J.B. Hunt Transport, Inc. also made headlines years ago when it allied with railroad companies to share the freight market. It began with Schaumburg, Illinois-based Santa Fe Pacific Corporation in 1989. Today, J.B. Hunt—a $1.2 billion a year company—has at least nine hauling arrangements and 47 ramp locations with railroads covering the 48 contiguous states, Canada and access to Mexico. Intermodal transportation has become big business at J.B. Hunt and generates more than 30% of total revenues. "We've been given a lot of credit for the [increased] intermodal activity," says Palmer. In the past, the railroad industry had been tarnished by a reputation for high cargo claims, broken freight and unreliable schedules. Then railroad companies like Santa Fe began to change their image by improving their tracks and minimizing the jarring of freight. It also invested in high-speed locomotives to improve its transit time. "In the past, we all competed for the same customers," he says. "But we already had a customer base and a great reputation for service and claims." The bulk of J.B. Hunt's customers were Fortune 500 companies with plants all over the country. Santa Fe, Palmer says, had the tracks and the rail expertise. "They used us as the marketing arm to improve their service, and we saved time in delivering freight to our customers. Together, we cut costs for the customer," he says.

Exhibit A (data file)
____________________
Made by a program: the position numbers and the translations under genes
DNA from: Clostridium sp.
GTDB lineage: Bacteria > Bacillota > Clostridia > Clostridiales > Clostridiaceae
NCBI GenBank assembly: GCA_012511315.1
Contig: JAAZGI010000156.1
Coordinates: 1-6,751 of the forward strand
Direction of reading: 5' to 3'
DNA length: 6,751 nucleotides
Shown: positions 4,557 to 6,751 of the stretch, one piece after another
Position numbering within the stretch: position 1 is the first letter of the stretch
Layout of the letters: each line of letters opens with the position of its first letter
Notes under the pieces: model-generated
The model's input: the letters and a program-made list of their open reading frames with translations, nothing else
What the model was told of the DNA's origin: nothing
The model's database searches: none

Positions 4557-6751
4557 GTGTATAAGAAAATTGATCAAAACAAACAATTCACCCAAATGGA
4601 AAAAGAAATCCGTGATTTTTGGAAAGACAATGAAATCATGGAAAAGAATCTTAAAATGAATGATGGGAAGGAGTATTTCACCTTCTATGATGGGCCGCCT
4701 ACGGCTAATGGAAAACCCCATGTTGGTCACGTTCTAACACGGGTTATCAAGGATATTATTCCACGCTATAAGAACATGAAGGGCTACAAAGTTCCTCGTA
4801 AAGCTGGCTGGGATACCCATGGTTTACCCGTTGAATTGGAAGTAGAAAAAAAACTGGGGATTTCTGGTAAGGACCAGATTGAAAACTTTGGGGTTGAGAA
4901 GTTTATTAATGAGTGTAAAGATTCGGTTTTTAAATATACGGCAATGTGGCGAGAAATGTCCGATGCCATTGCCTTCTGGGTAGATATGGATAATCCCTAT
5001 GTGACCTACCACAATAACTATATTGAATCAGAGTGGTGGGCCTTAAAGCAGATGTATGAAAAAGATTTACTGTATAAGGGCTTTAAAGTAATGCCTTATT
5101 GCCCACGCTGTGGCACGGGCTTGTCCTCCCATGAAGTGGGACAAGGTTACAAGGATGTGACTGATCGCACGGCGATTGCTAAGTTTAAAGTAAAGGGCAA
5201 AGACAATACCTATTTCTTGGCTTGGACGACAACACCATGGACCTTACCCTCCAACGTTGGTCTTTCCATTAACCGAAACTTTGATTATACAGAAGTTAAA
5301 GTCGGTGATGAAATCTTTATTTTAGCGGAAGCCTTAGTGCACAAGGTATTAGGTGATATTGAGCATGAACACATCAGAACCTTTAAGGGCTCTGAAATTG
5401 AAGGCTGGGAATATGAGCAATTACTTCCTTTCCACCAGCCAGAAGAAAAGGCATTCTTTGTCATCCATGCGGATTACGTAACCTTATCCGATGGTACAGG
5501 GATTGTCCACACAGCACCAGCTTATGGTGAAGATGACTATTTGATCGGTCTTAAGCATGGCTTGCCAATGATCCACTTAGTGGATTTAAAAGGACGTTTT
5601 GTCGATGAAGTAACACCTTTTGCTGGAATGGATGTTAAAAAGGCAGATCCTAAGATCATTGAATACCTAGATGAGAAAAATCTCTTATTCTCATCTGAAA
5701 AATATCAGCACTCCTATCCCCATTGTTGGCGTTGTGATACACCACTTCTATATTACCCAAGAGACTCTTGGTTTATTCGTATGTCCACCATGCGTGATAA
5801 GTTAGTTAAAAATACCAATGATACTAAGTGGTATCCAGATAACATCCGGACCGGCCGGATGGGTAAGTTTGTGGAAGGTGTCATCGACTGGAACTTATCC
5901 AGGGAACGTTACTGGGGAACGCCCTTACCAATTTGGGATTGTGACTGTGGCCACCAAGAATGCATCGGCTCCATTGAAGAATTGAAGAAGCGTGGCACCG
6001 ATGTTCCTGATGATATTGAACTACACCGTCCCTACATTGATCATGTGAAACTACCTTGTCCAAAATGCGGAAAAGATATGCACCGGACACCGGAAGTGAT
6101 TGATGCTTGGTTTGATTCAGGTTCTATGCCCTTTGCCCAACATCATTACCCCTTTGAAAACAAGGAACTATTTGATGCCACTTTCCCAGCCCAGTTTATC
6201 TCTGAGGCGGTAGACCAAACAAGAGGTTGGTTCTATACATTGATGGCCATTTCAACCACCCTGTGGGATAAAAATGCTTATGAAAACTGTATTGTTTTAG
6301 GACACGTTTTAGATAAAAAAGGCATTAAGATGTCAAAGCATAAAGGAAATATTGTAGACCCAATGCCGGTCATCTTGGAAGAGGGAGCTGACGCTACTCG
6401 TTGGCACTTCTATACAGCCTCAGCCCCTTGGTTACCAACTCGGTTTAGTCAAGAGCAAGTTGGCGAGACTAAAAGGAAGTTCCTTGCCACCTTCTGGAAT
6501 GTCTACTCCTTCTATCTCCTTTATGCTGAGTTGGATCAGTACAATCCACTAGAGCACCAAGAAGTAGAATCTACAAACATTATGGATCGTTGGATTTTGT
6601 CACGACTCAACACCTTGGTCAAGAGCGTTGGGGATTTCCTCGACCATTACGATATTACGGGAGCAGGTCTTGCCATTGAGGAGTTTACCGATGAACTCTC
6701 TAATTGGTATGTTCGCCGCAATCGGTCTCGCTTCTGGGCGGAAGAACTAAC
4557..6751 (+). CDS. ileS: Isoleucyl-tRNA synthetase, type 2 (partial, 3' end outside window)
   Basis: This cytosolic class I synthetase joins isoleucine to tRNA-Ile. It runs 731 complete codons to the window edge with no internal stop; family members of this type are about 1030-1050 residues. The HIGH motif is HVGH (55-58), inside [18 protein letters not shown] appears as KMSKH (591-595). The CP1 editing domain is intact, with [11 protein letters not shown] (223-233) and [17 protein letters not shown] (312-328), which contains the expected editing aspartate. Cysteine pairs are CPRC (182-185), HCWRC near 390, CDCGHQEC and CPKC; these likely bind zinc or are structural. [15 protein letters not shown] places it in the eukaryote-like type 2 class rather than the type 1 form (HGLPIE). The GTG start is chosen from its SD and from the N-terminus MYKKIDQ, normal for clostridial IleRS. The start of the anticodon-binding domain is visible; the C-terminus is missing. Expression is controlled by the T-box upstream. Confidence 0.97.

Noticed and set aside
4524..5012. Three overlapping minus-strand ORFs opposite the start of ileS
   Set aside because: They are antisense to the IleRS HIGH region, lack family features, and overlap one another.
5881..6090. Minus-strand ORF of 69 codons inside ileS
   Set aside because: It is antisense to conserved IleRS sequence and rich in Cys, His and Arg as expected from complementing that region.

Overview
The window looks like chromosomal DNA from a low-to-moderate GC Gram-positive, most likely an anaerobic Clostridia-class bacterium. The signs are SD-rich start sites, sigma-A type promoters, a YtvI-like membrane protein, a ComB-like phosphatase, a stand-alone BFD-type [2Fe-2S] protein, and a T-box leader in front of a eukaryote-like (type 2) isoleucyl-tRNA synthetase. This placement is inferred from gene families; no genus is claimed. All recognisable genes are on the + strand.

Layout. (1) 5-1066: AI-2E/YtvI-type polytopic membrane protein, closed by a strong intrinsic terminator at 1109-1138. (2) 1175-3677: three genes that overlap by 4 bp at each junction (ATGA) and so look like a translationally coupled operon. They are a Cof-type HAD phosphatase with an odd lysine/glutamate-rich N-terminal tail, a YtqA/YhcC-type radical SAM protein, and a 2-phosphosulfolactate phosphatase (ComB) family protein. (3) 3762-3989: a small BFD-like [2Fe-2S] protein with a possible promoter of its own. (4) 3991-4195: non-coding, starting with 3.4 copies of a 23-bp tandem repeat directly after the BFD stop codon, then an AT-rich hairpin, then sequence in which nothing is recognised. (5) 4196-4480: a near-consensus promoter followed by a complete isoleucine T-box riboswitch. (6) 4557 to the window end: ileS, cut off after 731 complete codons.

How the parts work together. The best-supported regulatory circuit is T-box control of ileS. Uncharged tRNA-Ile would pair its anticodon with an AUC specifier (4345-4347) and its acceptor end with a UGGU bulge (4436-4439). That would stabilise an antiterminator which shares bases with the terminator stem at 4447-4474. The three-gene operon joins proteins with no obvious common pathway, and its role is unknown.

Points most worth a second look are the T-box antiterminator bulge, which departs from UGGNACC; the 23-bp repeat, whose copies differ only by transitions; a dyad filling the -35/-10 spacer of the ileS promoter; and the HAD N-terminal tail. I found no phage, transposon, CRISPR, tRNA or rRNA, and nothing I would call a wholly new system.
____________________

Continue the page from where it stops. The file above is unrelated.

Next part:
From a human resources standpoint, the alliance provided J.B. Hunt's HR managers with better incentives for recruiting, career pathing and retaining employees. Before the alliance, HR was troubled by the high turn-over rate among long-haul truck drivers. "We couldn't get them home as often as we'd like," says Palmer. "A lot of drivers would call me fixing to quit. They'd say, 'I need more stability for my family life.'" Long-haul truck drivers of the past would drive 2,500 miles at a time, with home stops about every two weeks. But today's driver is younger, less experienced and more antsy to get home.